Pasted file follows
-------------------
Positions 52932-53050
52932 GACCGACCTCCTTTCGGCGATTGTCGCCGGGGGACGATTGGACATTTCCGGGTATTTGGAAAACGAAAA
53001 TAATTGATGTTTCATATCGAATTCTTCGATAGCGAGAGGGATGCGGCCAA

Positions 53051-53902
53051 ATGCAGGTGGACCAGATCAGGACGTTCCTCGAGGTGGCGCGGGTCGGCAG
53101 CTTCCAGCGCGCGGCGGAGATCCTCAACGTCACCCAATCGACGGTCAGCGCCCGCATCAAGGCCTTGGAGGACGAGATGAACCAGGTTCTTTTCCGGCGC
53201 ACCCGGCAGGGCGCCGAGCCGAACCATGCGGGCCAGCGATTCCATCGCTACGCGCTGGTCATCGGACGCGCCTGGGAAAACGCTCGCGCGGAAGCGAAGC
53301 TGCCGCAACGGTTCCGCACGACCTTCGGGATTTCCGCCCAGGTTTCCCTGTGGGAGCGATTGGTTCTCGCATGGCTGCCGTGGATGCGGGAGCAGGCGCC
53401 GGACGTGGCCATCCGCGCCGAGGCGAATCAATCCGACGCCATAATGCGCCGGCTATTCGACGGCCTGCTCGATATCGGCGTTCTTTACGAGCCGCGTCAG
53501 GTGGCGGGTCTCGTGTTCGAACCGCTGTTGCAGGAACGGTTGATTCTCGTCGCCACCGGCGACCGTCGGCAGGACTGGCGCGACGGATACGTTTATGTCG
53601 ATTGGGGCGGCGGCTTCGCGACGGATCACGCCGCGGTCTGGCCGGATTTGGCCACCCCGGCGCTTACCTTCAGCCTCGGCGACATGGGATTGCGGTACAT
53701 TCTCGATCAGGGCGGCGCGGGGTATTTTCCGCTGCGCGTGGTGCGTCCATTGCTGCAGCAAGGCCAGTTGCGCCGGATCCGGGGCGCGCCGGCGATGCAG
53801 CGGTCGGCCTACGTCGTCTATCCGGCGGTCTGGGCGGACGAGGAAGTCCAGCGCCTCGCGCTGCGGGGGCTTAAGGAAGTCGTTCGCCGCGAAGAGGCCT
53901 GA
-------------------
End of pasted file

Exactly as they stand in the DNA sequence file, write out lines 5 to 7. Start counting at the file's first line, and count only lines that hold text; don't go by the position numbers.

53051 ATGCAGGTGGACCAGATCAGGACGTTCCTCGAGGTGGCGCGGGTCGGCAG
53101 CTTCCAGCGCGCGGCGGAGATCCTCAACGTCACCCAATCGACGGTCAGCGCCCGCATCAAGGCCTTGGAGGACGAGATGAACCAGGTTCTTTTCCGGCGC
53201 ACCCGGCAGGGCGCCGAGCCGAACCATGCGGGCCAGCGATTCCATCGCTACGCGCTGGTCATCGGACGCGCCTGGGAAAACGCTCGCGCGGAAGCGAAGC